Electronic production came into favor and was allowed to proliferate because it was an exciting prospect to dive into, but also because many of the people employing that outlet were individuals who had always been musically inclined but had not been fortunate enough to be able to afford the cost of acquiring and learning an instrument. This set of circumstances has not killed the instrument as a viable and ever-present component of songwriting and performance. It has instead, forced our conceptual understanding of the word instrument to redefine and expand itself to the all-encompassing umbrella beneath which present-day standards like computer software, beat machines, synth stations, futuristic sound banks, and auto-tune exist. Music will never stop evolving and certainly will never cease to be made, but it will always be forced to adapt as it has done over time, to the climates informing it.

Changes in the paradigm have led to circumstances where people can collaborate with nothing more than the ambition and an Internet connection. This cooperative platform has given rise to innovations in sound and the space for curious musicians to discover and work with each other outside of the confines of their familiar, whether that be an orchestra performance, nightclub, or bedroom closet. The tools with which to promote the instrument have changed, so why not the instrument itself? Before instruments were defined objects, they were nothing more than the sum of their parts cobbled together in a manner that allowed people a medium with which to express themselves outside of the confines of basic human emotion; this was that set of overwhelming feelings channeled into something voluminous and attractive to the ear. They were the found objects with which to convey life in ways that words could not express, and for that reason they will remain present in all of their iterations, whether they require electricity to operate or an impressive lung capacity. The difference between an enjoyable recording and a live performance of that piece is the energy conveyed onstage; a factor created as much as it is imbued by the presence of skilled musicians, the components they employ to enhance their sounds, and the passion with which they perform.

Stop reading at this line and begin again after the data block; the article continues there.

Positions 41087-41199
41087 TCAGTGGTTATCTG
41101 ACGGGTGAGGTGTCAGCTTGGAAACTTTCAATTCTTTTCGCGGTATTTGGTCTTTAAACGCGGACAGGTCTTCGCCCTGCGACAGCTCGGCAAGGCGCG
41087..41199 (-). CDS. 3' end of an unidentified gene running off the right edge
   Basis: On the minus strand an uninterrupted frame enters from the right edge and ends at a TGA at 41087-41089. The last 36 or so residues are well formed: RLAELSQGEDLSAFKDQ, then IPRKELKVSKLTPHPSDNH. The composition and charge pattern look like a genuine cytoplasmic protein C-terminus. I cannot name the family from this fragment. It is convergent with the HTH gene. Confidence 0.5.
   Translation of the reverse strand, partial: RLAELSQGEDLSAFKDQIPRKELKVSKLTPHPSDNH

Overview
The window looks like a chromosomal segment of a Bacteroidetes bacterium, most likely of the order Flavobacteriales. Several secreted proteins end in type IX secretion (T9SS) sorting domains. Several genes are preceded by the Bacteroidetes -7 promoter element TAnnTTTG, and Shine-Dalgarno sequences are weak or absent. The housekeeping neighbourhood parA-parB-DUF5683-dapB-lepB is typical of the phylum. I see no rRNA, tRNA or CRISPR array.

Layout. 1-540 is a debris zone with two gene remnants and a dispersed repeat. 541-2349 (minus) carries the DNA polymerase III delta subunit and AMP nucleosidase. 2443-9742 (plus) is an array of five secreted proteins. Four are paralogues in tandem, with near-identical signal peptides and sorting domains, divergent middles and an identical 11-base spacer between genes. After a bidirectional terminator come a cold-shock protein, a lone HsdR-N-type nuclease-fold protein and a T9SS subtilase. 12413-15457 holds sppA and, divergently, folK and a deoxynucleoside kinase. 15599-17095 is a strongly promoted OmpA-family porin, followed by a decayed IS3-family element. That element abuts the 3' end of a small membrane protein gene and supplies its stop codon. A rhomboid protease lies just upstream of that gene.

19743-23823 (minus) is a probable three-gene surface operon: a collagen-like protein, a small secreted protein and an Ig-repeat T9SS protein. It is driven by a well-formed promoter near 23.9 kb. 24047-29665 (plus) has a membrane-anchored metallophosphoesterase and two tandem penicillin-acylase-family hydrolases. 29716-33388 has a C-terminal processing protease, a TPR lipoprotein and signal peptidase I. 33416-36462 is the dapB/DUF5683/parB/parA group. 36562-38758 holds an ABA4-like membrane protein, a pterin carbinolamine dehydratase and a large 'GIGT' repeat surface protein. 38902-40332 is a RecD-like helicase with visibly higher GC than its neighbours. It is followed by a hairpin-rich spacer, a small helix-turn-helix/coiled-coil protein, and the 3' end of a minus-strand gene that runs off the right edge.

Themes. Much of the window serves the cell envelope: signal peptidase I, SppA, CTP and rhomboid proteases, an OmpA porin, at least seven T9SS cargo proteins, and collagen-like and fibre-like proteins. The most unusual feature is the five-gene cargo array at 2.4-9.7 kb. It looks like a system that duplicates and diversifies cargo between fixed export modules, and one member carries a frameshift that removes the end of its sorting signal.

Words by Karas Lamb

Comments

1 Replies to "Technology Killed The Instrument?"
Lucas says:
March 24, 2011 at 2:48 pm

Some interesting points are made, but I fear might be getting lost in the semantics.

A “producer” as a musical term has different meanings depending on the context. There is the producer in the traditional industry sense, as in George Avakian was a producer for Miles Davis. Then there is the modern use of the word as a hip-hop or electronic music producer. In this modern instantiation, producer means musician. In many cases the producer is responsible for the entire arrangement; how could the producer not be a musician? Pete Rock, Dilla, etc., are all “producers”, but could anyone say that they aren’t musicians?

The second issue is with “equipment” vs “instrument”. I don’t think anyone is contending that an instrument is not an instrument because it is electronic or digital in nature. A drum machine is just an electronic drum, and any drum certainly qualifies as an instrument. It is a relatively new instrument, but the trap set itself is less than a century old. Synths are undeniably instruments as used by Worrell and others in the 70s. Auto-tune? Used as an artistic tool (e.g. T-pain), how is this any different than the talk box used on “Computer Love” in the 80s?

We talk about a producer making beats on his equipment, but this is a fairly recent expression that appropriated industry terms. A producer that creates music is a musician. Compressors, mixing boards, and microphones are equipment; but drum machines, synths, and samplers are musical instruments, even if they are completely digital.